Saturday, September 03, 2005

On experience: modeling thrills at the library

Dave King ala Dave's blog has been talking about creating memorable experiences at the library all summer and has some great posts on the Pine & Gilmore's book The Experience Economy.

I've been in and out of the same book ever since KLA (Kansas Library Association conference) this last spring when we were fortunate to hear from the groovy folks at Cerritos Library--a glorious info-rich palace of a library that has relied heavily on Pine & Gilmore's ideas. I blogged my some of my notes from this presentation on a fledgling library staff blog, but one of the things that really struck me is that Cerritos is all about the experience AT the library--and well, while I'm interested in that too, I am personally more focused on the library experience outside the walls of the library. So ever since KLA, I've been thinking about how we should create the experience library online.

Dave has some fantastic ideas about how to do this, and one thing that I keep coming back to, thanks to another speaker at KLA (actually he was a storyteller) is the idea of modeling the thrill of discovery. The storyteller was actually talking about how we get people excited about reading--we don't just hand them some books and wish them luck. We model reading. We talk about what we've read to others. We let kids know we love reading. And, most importantly, we read to kids.

So, now shifting to one of my demons (forgive the hyperbole): online full-text databases of licensed content. Librarians sort of understand databases, but we don't love them. Patrons rarely understand what we even mean when we say "databases," and really the term is ridiciously vague. (We have to find some better way to refer to the information we provide online...)

We have really missed a great opportunity--or in a more positive light: we have a great opportunity before us--to not just pave the cow path and provide access to full-text books and articles, maps, and images, just like we provide access to these items in print in our libraries....but it seems like the online world could give us so, so much more with regard to creating connections between the ideas and concepts found within all that digital licensed content. And provide tools for us and our patrons to create those connections ourselves and share them with others.

So, back to the idea of modeling: what do we do with databases linked from library Web pages? We post the links and wish our patrons luck. So, what I've been thinking about over the last few months is this: how do we model the thrill of disovering new ideas and information and the jolt of connecting disperate concepts to find the fundamental patterns that make the world gloriously mysterious and completely understandable at once...and doesn't it seem like the thousands of dollars we're all throwing toward licensed (and poorly named) databases would be part of the solution? And, even if we don't have to reach toward the mysterious and glorious, couldn't we just make it a lot easier for patrons to find the answers to their casual information needs (home improvement, gardening, buying stuff, etc...)?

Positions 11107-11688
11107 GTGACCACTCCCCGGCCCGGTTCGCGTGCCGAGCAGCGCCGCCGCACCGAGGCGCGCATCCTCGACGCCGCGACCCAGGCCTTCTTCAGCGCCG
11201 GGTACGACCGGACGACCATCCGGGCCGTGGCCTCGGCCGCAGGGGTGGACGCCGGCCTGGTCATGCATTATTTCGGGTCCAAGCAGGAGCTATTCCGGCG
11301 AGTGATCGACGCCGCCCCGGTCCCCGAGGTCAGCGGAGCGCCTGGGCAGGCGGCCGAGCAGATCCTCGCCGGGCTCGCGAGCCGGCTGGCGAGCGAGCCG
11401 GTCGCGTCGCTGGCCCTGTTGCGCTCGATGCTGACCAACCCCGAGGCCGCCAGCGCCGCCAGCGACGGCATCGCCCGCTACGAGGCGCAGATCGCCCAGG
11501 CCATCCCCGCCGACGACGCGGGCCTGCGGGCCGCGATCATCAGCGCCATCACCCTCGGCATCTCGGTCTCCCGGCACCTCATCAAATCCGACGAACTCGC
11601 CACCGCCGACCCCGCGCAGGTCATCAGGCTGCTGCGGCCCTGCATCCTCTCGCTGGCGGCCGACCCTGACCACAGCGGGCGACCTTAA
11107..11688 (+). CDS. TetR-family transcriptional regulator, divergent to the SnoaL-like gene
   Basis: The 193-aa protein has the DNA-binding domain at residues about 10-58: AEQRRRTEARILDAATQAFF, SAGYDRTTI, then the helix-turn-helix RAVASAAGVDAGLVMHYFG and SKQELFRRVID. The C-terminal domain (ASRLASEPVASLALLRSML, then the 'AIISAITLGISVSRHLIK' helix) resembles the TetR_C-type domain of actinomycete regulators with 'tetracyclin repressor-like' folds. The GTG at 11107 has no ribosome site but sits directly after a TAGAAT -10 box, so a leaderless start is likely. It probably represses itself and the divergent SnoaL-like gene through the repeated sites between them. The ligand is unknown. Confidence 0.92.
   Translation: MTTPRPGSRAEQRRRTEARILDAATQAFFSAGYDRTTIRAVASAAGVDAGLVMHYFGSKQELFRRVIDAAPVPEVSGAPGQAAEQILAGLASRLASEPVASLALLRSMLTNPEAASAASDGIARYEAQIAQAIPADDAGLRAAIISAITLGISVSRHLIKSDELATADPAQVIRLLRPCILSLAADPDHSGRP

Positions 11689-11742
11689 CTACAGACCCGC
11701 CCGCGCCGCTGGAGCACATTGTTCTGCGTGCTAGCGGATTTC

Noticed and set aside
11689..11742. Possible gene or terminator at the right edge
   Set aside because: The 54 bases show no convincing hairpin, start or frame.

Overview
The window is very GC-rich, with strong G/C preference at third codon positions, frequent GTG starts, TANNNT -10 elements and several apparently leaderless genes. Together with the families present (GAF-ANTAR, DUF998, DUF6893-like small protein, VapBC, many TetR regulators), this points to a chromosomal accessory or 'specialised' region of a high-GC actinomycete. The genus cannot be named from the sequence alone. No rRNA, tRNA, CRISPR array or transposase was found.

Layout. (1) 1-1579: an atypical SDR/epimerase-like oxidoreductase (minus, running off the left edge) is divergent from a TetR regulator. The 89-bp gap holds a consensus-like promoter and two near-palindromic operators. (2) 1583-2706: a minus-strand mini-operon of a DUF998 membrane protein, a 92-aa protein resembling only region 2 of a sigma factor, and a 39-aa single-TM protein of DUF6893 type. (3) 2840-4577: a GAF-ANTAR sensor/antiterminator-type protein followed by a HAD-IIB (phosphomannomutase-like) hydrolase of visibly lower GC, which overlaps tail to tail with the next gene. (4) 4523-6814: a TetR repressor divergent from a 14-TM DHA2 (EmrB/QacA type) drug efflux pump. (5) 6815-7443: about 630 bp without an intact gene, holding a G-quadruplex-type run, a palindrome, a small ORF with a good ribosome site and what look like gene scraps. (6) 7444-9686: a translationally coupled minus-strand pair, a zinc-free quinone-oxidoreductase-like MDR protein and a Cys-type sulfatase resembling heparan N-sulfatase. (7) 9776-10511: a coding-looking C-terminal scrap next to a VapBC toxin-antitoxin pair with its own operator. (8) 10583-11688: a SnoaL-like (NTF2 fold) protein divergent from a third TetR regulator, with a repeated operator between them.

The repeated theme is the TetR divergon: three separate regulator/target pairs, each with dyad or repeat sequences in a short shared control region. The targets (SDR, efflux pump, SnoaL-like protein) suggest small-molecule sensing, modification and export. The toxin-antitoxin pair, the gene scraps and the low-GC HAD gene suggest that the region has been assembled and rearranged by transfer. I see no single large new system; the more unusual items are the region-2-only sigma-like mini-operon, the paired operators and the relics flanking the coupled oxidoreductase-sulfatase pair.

When I read Pine & Gilmore, I keep thinking that part of making the library experience richer, more thrilling, and more memorable, is just ensuring that basic library services and resources are way, way, way easier to find and use. I'm still working (as I have been for a year, on and off) on the revision/update to our Digital Community Inforamation Clearninghouse plan--this is the document that created my job and my team, but one of the most important points in the plan as to be this: work to improve what matters most to the patron. Which means, we have to not have so many crazy exceptions to all our procedures or have a thousand different rules for patrons to remember...think about this: what are the "rules" at Amazon or Starbucks? How many procedures or policies do you have to know to use their serices?

Then why do we have so many?


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